Bayesian Basicality

Suppose that you’re thinking of adopting radical probabilism,[1] or some more moderate form of Bayesianism, as your epistemology, but you’re hesitant because you think there are beliefs which are properly basic (including, perhaps, the belief in God), and you think that Bayesianism won’t make room for such beliefs. Reformed Epistemology,[2] after all, is an externalist epistemology, while Bayesianism appears to be an internalist epistemology. Here’s an obvious way to put these commitments together coherently.

As a preliminary note, I want to call the reader’s attention to the fact, of which I only just became aware while trying to articulate this idea, that Pruss has suggested that (objective) Bayesianism should be regarded as a hybrid epistemology, where belief-updating is an internalist epistemic procedure, but the particular calibration of prior probability assignments is potentially (un/)warranted given an externalist story.[3] I think this account sounds right. I have also been thinking, lately, about a way to fill out an epistemology such that it tells both an internalist and an externalist story (in other words, I’ve been thinking about how to articulate an epistemological commitment which bridges the internalist-externalist divide) and thus, if Pruss is right, it appears that Natural Law Bayesianism can commend itself to us (or to me) in light of this philosophical virtue.[4]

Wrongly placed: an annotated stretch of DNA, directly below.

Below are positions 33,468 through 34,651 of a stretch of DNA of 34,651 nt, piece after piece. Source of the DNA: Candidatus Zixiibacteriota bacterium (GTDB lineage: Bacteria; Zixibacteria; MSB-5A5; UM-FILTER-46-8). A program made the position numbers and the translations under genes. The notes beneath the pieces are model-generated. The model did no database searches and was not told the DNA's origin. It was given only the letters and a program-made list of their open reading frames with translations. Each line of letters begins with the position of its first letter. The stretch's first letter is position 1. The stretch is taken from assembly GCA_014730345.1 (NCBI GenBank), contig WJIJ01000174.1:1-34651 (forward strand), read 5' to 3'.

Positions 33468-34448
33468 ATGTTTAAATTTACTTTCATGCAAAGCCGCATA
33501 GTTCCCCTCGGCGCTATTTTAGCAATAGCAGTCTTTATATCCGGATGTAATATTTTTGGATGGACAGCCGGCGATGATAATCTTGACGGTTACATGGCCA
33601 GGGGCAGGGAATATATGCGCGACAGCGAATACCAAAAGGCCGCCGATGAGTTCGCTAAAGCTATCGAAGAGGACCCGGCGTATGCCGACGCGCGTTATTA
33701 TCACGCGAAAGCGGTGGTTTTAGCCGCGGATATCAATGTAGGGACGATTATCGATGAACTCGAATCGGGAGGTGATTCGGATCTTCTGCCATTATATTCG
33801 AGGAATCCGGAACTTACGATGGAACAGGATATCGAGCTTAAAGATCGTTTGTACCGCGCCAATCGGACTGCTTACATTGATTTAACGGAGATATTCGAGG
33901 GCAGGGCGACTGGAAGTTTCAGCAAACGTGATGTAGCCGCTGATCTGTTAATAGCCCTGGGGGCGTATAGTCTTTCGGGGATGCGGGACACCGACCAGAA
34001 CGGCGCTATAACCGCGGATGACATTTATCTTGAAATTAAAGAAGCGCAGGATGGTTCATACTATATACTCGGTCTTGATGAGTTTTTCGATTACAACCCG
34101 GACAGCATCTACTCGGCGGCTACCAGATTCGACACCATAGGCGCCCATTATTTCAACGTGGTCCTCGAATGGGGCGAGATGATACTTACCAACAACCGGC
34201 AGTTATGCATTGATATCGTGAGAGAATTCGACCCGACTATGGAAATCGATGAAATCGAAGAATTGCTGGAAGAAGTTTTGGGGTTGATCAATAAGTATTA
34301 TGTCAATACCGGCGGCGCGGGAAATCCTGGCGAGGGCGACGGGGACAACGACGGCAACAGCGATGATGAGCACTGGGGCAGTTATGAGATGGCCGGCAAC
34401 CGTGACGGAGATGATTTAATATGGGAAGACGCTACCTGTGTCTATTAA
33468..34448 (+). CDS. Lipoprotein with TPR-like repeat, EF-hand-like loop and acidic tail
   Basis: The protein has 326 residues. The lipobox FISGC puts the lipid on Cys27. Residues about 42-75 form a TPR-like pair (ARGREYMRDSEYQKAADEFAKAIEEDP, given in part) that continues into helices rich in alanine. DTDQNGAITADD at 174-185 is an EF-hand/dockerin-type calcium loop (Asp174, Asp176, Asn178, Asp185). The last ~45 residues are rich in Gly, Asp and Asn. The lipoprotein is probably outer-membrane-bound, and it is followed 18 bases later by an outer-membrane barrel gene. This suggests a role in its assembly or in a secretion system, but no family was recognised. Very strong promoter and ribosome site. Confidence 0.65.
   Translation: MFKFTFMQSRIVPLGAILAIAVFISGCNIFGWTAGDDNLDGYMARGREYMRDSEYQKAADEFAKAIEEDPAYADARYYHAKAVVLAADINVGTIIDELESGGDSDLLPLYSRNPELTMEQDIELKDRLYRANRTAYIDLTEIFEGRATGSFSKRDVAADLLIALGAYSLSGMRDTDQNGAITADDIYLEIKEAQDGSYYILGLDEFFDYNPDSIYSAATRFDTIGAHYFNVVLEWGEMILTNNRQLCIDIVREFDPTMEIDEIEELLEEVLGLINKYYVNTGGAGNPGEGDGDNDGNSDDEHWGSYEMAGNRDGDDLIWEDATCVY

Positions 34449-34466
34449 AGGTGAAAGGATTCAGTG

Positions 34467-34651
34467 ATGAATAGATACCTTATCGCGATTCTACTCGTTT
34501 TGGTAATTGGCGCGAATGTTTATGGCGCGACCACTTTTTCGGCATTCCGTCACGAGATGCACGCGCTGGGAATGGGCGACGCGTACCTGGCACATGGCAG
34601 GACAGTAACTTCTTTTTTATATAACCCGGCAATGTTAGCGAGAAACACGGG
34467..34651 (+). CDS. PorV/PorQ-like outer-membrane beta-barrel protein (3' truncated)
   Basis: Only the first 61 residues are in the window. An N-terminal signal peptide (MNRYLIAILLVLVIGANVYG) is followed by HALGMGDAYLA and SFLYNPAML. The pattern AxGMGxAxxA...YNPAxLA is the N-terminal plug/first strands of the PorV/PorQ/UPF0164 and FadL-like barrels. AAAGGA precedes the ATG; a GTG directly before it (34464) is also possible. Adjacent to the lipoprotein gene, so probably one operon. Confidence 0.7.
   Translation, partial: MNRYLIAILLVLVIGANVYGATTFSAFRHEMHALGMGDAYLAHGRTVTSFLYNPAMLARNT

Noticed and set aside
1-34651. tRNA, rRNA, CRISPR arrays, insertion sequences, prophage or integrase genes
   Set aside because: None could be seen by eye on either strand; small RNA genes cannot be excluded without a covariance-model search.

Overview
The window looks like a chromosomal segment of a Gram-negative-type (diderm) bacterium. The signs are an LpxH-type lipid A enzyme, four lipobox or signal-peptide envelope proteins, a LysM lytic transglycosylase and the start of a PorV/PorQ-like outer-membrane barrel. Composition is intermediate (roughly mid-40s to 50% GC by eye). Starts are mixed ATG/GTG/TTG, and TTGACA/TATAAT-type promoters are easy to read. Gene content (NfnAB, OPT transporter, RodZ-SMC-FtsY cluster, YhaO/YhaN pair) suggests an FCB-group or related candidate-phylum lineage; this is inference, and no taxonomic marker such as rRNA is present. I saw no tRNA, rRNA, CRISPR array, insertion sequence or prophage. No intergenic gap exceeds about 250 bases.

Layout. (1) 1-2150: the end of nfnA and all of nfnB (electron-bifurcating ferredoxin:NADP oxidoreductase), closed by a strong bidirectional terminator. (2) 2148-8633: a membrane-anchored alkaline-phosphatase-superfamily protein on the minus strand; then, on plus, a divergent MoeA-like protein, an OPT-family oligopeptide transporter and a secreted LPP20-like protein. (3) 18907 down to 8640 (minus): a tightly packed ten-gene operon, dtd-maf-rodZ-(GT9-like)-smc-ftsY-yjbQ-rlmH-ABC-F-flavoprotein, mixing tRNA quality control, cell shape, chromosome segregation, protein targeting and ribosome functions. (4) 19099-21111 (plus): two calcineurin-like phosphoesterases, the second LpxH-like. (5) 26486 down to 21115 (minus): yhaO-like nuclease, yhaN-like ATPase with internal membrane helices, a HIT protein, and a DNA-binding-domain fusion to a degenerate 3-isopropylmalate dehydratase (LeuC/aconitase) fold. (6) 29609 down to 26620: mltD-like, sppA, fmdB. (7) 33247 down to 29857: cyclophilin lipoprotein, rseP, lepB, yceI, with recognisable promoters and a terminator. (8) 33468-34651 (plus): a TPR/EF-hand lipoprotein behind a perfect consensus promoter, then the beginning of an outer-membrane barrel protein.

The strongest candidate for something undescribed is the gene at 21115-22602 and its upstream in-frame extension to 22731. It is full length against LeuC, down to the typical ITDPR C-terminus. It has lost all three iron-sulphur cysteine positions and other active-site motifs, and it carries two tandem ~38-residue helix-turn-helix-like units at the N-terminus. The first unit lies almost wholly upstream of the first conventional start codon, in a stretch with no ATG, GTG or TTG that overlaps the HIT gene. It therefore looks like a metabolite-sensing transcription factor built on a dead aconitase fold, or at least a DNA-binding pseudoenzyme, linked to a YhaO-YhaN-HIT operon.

I am increasingly convinced that Natural Law Bayesianism is correct, but what I am about to suggest will hold for any version of objective Bayesianism (and, as we will see, perhaps even for subjective Bayesianism as well). Perhaps we should regard a belief as properly basic if and only if its prior probability is (and ought to be) set at higher than 0.5 (on a scale from 0 to 1). We can then say that we have a defeater D for some properly basic belief H iff:

  1. P(H) >0.5
  2. P(H|D) ≤ 0.5

Recall that a properly basic belief is a belief which one is rational to maintain even in the absence of inferential evidence or rational argument, so long as genuine defeaters are not forthcoming. Take inferential evidence and rational argument to be species of evidence in the Bayesian sense; something E is evidence in the Bayesian sense for hypothesis/proposition H if and only if the probability of H given E is higher than the prior probability of H (prior, that is, relative to the condition ‘E’). Thus, we might have some beliefs the appropriate assignment of whose prior probabilities is in the range 0.5 < x ≤ 1, and these beliefs we will be able to rationally maintain even in the absence of inferential evidence or rational argument.

In fact, if one has coherentist leanings (as opposed to foundationalist leanings), one could even talk about a form of proper-basicality for a coherentist using precisely this language, but just adopt a subjective Bayesianist account of the priors in place of the objective Bayesianist account (mutatis mutandis).


[1] See: Richard Jeffrey, “Radical Probabilism (Prospectus for a User’s manual),” in Philosophical Issues 2 (1992): 193-204.

[2] See: Peter Forrest, “The Epistemology of Religion” in The Stanford Encyclopedia of Philosophy (Summer 2017 Edition), Edited by Edward N. Zalta, (June 15th, 2019):

[3] See: Alexander R. Pruss, “Internalism, Externalism and Bayesianism,” Alexander Pruss’ Blog, (June 15th, 2019):

[4] One might think to suggest that this is more a vice than a virtue, for perhaps an account which is both internalist and externalist inherits all the problems peculiar to either side of that divide. I think this is mistaken; the only way to have an epistemology which is adequate for answering both internalist and externalist concerns is going to be an epistemology whose framework allows us to address puzzles peculiar to each front, and no argument for the indispensability of internalism or externalism will stand as an objection to such an epistemology.

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